If grain-free diets aren’t that great, is a raw food diet a better choice to feed your pet? No! Raw meat can be contaminated with bacteria, such as Salmonella, E. coli, Campylobacter, and Listeria. These bacteria can cause very serious diseases in your pet, which can lead to death. The humans in the house are also at risk from the handling of the food, the food bowl, and from the pet’s mouth. Raw diets are often not nutritionally balanced, which can cause additional health problems in your pet.

Photograph provided by Dane County Humane Society

Proponents of raw diets argue that raw meat and bones are what our pets’ ancestors ate, and they were healthy, had good coats, and nice teeth. But our pets’ ancestors lived, on average, 2 to 3 years, while our pets now live upwards of 15-plus years. Feeding a cooked, balanced diet is much safer and healthier for all involved.

So how should you determine what the best diet is for your pet? First, ask your veterinarian, not the sales person at the pet store. Veterinarians have at least four years of veterinary education and access to the most current research articles on nutrition. Your veterinarian should be discussing your pet’s diet and weight with you at all wellness visits. If they aren’t, speak up and ask!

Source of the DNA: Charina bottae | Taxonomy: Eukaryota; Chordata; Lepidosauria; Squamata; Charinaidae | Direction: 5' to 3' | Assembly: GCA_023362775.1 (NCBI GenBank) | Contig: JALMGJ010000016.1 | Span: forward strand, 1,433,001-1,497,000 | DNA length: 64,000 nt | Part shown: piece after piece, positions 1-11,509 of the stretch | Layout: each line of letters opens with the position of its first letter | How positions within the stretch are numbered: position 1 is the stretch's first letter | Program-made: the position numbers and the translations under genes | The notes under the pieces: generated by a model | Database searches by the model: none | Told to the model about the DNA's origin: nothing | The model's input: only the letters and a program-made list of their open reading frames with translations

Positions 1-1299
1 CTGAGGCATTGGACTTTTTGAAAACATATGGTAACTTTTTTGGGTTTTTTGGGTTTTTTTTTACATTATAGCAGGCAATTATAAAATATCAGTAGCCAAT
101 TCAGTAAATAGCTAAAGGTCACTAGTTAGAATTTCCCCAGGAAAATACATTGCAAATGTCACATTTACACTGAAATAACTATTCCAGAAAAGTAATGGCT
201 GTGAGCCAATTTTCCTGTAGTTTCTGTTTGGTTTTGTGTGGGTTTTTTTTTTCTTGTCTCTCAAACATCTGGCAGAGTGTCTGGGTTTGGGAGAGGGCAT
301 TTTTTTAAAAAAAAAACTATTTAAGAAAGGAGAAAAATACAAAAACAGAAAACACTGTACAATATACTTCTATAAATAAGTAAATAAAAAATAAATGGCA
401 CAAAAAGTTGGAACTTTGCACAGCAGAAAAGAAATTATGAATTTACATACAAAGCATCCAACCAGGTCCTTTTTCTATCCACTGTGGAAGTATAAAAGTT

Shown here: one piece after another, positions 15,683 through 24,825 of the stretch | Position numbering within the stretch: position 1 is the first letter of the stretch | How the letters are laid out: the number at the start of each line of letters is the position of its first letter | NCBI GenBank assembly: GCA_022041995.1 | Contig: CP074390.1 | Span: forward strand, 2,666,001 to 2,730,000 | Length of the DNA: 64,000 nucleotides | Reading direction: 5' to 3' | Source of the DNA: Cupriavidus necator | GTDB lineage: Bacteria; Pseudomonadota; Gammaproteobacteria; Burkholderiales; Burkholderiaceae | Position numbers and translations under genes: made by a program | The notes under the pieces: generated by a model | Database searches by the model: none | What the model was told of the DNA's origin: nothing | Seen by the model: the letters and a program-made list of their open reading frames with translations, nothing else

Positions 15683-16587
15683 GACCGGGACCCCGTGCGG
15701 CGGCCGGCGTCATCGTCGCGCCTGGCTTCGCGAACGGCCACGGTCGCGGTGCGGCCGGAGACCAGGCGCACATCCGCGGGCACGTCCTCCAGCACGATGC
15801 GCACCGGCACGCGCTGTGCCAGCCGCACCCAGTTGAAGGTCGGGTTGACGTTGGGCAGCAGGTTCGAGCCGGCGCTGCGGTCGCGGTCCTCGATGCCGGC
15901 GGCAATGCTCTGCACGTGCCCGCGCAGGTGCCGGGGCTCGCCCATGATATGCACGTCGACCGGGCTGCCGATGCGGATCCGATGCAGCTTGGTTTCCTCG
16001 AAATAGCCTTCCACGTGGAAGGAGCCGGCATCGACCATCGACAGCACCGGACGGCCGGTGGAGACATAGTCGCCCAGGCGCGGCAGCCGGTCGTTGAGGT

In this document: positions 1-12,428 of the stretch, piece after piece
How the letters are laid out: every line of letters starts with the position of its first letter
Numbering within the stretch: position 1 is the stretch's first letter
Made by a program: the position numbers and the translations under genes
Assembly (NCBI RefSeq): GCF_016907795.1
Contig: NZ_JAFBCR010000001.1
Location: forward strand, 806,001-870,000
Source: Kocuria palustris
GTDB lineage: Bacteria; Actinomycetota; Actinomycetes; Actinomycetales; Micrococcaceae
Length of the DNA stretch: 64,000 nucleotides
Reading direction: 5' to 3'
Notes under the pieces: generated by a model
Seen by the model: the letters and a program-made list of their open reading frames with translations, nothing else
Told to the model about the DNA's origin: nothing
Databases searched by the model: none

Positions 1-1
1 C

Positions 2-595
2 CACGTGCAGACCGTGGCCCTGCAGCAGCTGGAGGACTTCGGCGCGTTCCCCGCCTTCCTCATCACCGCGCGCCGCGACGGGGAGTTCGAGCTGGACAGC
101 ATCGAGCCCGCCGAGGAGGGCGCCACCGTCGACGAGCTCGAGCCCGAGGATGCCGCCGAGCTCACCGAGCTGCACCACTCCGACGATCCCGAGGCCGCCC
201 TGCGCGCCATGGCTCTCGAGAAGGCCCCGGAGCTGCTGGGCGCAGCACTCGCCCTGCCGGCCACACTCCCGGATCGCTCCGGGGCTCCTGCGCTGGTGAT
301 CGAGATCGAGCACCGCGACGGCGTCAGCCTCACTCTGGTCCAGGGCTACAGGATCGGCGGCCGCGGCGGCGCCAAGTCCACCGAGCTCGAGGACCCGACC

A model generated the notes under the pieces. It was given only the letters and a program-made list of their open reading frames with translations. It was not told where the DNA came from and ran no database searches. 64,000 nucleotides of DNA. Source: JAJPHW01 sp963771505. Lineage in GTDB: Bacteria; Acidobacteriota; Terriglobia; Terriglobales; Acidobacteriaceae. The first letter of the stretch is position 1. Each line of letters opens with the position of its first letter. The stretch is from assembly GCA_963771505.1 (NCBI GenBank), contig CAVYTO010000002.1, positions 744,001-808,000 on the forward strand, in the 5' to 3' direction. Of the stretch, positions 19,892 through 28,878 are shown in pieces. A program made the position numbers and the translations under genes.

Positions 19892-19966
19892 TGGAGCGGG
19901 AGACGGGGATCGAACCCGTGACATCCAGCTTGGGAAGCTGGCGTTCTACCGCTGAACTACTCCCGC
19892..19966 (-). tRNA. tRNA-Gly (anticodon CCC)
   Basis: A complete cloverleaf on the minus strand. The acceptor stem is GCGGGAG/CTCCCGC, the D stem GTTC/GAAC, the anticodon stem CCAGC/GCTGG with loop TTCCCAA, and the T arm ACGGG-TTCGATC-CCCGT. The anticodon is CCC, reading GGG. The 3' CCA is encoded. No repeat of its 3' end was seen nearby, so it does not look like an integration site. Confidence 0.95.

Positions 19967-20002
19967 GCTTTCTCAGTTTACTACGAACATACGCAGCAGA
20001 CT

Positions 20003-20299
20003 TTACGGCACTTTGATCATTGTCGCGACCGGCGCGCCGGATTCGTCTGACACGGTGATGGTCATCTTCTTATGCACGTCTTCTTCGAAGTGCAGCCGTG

Spend time looking at the pet-food bag. Remember that besides factual information, the label is a promotional tool to attract pet owners. Unregulated terms, such as holistic, gourmet, premium, all natural, and human grade, are of no value in assessing the nutrition of the food. It’s all advertising and you’re paying a premium for that.

Look at the AAFCO (Association of American Feed Control Officials) information on the side of the bag. If it says “for all life stages,” it’s formulated for growing puppies or kittens and has higher levels of nutrients (and often calories) than a healthy adult animal needs.

Contact the manufacturer to find out if the company employs a full-time veterinary nutritionist who is board certified by the College of Veterinary Nutrition. Companies like Royal Canin, Hill’s, and Purina all have veterinary nutritionists and do research on prescription diets as well as over-the-counter foods. These companies are paying for nutrition research and not just marketing research.

A colorful bag with cute pictures, a high price point, or a heart-rending television ad doesn’t mean a food is any good, let alone the best. The best food is different for every pet—it should be the one with the nutrition research to back up the claims, the one that keeps the pet at an ideal weight with a good fur coat, the one that doesn’t cause a lot of gas, and the one that the pet will eat.

Photograph by Brenda Eckhardt

Lori Scarlett, DVM, is the owner and veterinarian at Four Lakes Veterinary Clinic. For more information, visit fourlakesvet.com .